Red on white on white, Tomas Alfredson’s “Let the Right One In” is a moody, surprising Nordic pre-teen love story about a bullied boy, Oskar, and the girl who moves in next door, Eli a vampire. And it’s not the perky goth fable it sounds like it could be Oskar’s a monochromatic, friendless lad who plays with a knife and dreams of killing everyone who’s tormented him, while Eli’s eating habits leave her and the surrounding walls smeared with gobs of blood. Set in an ice-encrusted Swedish backwater, the film is centered in the apartment building in which the two children live, a thin-walled structure where everyone dwells claustrophobically close to one another in the midst of swaths of empty land. Eli and Oskar prefer to be alone, which is why they meet both go out at night to the courtyard for solitude, though Eli’s always underdressed and in bare feet. She reflects that she’s forgotten how to feel cold.
“Let the Right One In” isn’t told entirely from Oskar’s point of view, but it does have the elliptical quality of the internal life of an only half-emergent adolescent incidents swarm into sharp focus like unconnected memories. It’s a coming-of-age story, but only for Oskar Eli, played by the remarkable Lina Leandersson, with enormous eyes and a dour face, has the air of an old woman in a juvenile body, but is really just an eternal girl, frozen at 12. For Oskar, who likes stories of death and visiting his father in the country, and otherwise lives in metropolitan isolation, Eli arrives as a form of very dark salvation, and the formation and arc of their relationship is a knife-edge balanced mixture of the gentle and the disturbing, right through the film’s splendidly bittersweet ending.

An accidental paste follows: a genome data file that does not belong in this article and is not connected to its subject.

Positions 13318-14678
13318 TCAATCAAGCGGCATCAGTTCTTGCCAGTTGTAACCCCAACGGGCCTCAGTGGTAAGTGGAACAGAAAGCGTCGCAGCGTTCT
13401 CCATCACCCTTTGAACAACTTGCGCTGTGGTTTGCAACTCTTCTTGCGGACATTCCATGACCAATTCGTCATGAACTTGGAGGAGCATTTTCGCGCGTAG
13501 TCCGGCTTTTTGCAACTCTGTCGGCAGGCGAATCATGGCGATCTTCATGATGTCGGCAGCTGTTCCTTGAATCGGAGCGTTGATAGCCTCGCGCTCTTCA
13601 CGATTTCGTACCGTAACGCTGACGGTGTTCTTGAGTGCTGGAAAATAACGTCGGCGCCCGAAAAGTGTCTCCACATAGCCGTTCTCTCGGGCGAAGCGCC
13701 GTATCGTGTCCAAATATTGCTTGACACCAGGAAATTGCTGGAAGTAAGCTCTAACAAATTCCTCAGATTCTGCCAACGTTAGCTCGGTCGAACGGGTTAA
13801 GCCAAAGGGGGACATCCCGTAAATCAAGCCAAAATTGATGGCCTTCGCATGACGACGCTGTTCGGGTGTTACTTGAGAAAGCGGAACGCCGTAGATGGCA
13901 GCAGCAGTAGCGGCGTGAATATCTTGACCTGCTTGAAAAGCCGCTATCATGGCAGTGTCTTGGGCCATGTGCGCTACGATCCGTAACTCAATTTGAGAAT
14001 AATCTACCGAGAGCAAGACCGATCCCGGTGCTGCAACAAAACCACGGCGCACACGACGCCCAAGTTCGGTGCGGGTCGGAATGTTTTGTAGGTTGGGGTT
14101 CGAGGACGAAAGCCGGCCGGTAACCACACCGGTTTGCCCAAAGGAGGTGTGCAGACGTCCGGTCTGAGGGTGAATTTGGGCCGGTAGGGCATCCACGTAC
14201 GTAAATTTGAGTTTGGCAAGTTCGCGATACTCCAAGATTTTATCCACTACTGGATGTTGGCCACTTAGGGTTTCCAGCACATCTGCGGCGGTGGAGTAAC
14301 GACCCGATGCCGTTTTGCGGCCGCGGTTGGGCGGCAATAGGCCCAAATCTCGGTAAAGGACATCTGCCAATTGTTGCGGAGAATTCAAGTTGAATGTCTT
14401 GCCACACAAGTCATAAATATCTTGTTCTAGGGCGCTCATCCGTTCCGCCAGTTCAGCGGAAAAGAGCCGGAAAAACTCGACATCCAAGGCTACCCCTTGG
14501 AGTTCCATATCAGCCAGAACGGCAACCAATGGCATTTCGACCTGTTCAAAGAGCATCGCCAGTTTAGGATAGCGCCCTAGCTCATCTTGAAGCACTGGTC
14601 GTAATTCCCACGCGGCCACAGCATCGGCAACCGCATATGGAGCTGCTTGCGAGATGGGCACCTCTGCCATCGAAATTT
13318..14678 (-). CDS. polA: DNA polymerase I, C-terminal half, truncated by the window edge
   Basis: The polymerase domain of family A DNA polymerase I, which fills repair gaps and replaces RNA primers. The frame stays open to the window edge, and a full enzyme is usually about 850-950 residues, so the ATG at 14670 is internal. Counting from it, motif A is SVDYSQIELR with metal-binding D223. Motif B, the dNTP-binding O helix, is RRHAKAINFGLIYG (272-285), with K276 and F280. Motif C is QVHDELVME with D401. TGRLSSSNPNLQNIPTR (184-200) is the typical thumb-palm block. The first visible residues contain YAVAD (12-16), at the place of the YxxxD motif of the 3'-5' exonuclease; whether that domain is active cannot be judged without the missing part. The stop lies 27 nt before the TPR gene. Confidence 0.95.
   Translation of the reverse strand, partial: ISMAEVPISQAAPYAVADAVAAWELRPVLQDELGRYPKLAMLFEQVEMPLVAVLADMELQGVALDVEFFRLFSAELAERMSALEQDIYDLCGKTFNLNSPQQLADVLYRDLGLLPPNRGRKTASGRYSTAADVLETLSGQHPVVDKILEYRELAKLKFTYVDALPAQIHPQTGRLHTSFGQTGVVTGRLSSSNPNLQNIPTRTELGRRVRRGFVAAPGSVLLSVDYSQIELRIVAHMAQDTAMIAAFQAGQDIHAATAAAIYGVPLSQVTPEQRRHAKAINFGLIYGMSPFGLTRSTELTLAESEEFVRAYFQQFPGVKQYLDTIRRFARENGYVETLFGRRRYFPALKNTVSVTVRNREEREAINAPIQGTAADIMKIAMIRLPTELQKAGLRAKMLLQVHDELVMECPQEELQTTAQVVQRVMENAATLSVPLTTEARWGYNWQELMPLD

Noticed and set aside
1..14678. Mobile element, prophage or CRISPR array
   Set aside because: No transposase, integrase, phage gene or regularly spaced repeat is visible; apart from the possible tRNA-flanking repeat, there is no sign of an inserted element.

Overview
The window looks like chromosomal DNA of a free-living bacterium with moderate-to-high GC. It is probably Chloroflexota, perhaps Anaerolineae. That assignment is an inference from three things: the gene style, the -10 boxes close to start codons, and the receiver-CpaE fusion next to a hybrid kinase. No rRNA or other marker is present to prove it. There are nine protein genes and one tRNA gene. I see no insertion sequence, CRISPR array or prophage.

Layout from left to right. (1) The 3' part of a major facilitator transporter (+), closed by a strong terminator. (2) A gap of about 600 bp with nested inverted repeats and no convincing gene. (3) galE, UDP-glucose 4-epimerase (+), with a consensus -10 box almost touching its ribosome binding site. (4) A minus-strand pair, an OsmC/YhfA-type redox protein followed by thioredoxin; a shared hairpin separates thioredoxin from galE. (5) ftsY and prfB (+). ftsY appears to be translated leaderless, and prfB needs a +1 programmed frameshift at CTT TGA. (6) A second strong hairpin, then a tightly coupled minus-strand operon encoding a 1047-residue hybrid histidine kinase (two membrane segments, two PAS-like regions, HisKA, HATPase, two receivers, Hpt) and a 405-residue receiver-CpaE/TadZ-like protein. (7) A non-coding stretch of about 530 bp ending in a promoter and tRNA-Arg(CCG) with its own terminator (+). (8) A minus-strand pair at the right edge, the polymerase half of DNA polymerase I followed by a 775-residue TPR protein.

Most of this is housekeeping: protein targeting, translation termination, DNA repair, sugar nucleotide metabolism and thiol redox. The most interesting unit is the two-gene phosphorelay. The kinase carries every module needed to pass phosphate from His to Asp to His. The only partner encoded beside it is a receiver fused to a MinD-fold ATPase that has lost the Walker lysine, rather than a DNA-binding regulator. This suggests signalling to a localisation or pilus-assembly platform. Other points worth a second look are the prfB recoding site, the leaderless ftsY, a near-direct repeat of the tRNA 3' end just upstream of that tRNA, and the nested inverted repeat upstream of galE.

Elegantly lensed to capture both the poetically bleak, birch tree snow globe exteriors and shabbier interiors of the town, “Let the Right One In” is the kind of film you like better a few days after first seeing it. Or at least I did by the very nature of its central connection, the film’s at an emotional remove, and it took some time mulling it over to really appreciate the inherent and uncompromising cruelty in its version of the world. That the film may include the gruesome ending of a previous iteration of the relationship Eli and Oskar strike up is the most unsettling fact of all after all, she’s never going to grow up.
“Let the Right One In” has been acquired by Magnet Releasing, though no theatrical dates have been announced yet.
[Photo: “Let the Right One In,” Magnet Releasing, 2008]
+ “Let the Right One In” (TribecaFilmFestival.org)